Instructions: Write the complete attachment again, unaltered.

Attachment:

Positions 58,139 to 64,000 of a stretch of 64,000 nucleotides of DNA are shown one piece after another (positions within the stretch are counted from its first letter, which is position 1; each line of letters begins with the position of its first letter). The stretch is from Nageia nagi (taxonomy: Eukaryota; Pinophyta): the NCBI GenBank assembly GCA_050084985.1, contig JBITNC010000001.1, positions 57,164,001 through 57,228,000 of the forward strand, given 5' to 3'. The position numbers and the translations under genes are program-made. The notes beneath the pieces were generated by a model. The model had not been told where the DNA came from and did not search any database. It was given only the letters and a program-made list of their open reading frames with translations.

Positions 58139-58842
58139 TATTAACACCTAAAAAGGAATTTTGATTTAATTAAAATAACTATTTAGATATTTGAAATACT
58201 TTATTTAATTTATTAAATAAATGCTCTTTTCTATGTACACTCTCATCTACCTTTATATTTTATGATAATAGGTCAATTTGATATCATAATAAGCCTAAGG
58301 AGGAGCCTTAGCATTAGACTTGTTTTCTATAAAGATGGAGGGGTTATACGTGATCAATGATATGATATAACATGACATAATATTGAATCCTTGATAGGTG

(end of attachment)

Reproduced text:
Positions 58,139 to 64,000 of a stretch of 64,000 nucleotides of DNA are shown one piece after another (positions within the stretch are counted from its first letter, which is position 1; each line of letters begins with the position of its first letter). The stretch is from Nageia nagi (taxonomy: Eukaryota; Pinophyta): the NCBI GenBank assembly GCA_050084985.1, contig JBITNC010000001.1, positions 57,164,001 through 57,228,000 of the forward strand, given 5' to 3'. The position numbers and the translations under genes are program-made. The notes beneath the pieces were generated by a model. The model had not been told where the DNA came from and did not search any database. It was given only the letters and a program-made list of their open reading frames with translations.

Positions 58139-58842
58139 TATTAACACCTAAAAAGGAATTTTGATTTAATTAAAATAACTATTTAGATATTTGAAATACT
58201 TTATTTAATTTATTAAATAAATGCTCTTTTCTATGTACACTCTCATCTACCTTTATATTTTATGATAATAGGTCAATTTGATATCATAATAAGCCTAAGG
58301 AGGAGCCTTAGCATTAGACTTGTTTTCTATAAAGATGGAGGGGTTATACGTGATCAATGATATGATATAACATGACATAATATTGAATCCTTGATAGGTG